Donald Trump tweeted himself into the White House
Donald Trump’s presidential election victory has been described as stunning, shocking and having elicited a “primal scream” from the media. The president-elect resonated enough with more than 59 million Americans that they pulled the lever for him in the voting booth and propelled him to a win.
Trump connected with his supporters both in person and on social media, particularly via Twitter. He was back tweeting mere hours after delivering his victory speech.
Trump’s affinity for Twitter is well-documented. One political operative characterized the candidate’s presence on the social networking site as “a continuous Trump rally that happens on Twitter at all hours.” His perceived dexterity led some to declare him the best on social media and winner of the social media war.
But how much influence did Twitter have during the 2016 presidential election? As a law professor who researches the internet’s impact on the tangible world, I believe the answer to this question could, in some ways, transform the way political candidates manage their campaigns for years to come.
Politics in the palm of your hand
With more than 300 million active users in the first three-quarters of 2016, Twitter allows people to interact with droves of friends and followers in 140 characters or less. While Americans tend to avoid discussions about politics offline, social media environments like Twitter make it nearly impossible to avoid political interactions on the internet. Though research shows that few Clinton or Trump supporters have close friends in the opposing camp, social media extends these connections significantly. With Twitter in particular, users are statistically more likely to follow people they do not know personally than with Facebook, where users often connect to those with whom they have some personal connection.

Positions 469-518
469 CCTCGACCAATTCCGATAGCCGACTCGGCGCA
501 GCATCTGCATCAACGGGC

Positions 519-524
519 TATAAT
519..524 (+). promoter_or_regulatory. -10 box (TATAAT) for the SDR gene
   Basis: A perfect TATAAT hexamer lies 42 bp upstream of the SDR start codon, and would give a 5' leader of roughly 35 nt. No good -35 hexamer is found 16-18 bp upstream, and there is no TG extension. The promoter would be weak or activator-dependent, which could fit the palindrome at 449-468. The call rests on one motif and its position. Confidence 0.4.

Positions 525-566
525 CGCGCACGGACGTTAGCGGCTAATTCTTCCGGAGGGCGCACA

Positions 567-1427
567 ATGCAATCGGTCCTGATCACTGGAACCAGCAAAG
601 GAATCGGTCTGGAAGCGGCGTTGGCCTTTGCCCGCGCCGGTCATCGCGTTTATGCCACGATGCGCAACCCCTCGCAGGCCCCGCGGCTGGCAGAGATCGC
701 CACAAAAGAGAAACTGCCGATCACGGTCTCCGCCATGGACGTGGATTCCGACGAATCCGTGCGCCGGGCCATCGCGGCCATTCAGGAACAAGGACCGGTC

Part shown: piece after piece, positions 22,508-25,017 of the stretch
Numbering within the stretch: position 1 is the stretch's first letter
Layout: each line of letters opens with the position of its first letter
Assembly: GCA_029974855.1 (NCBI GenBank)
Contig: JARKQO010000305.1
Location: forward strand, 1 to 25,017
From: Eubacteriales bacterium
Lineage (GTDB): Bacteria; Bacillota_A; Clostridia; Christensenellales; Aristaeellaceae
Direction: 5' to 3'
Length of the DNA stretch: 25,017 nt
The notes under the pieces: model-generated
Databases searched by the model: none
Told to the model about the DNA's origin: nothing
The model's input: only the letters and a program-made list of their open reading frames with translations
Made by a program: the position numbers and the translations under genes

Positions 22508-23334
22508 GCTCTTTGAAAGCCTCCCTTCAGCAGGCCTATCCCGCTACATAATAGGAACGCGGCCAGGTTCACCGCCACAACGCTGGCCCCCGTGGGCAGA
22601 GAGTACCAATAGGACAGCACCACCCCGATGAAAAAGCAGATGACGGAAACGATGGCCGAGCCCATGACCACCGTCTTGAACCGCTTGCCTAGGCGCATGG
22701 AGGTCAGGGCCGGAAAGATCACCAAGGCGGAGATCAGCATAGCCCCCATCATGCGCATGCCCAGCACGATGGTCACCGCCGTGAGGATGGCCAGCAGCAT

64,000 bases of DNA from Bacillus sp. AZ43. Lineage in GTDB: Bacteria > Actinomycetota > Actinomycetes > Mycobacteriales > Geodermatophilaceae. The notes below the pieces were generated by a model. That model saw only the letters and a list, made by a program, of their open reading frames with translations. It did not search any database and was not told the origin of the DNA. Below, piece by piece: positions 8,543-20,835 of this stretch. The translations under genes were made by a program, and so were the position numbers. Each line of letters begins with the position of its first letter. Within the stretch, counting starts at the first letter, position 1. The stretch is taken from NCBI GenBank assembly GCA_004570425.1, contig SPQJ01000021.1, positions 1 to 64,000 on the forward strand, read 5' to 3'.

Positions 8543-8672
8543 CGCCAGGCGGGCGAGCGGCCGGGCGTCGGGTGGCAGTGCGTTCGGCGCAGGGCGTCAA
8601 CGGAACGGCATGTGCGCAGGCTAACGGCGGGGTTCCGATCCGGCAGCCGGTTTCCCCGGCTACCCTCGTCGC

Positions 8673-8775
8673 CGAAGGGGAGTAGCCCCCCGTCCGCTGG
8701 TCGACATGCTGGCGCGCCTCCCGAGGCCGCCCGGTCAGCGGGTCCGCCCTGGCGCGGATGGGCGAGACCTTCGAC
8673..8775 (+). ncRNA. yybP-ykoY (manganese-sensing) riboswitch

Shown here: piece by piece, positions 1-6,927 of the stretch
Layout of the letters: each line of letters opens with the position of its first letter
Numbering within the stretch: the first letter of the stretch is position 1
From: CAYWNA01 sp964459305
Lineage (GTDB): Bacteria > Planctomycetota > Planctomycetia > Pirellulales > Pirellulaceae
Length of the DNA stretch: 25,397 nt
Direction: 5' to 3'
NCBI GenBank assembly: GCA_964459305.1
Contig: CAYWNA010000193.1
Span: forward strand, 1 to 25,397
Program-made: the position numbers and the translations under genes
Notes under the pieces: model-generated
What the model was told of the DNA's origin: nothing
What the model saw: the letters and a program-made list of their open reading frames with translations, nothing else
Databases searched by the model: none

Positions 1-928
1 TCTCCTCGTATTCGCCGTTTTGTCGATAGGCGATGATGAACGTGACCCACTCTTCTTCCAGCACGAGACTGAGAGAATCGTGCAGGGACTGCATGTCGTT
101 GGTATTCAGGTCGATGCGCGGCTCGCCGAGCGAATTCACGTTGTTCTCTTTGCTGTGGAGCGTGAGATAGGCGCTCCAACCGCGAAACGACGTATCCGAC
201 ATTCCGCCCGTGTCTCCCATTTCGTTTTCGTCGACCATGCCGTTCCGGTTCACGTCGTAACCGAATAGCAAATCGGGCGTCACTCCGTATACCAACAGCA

This is particularly powerful when you consider the impact social media has on political opinions. Long hours of exposure to political discourse can enhance participation in politics, and communication with others galvanizes political activity around common concerns. One in five people report changing their views on a political or social issue because of something they read on social media, and nearly the same amount say they changed their views about a specific candidate based on what they read there.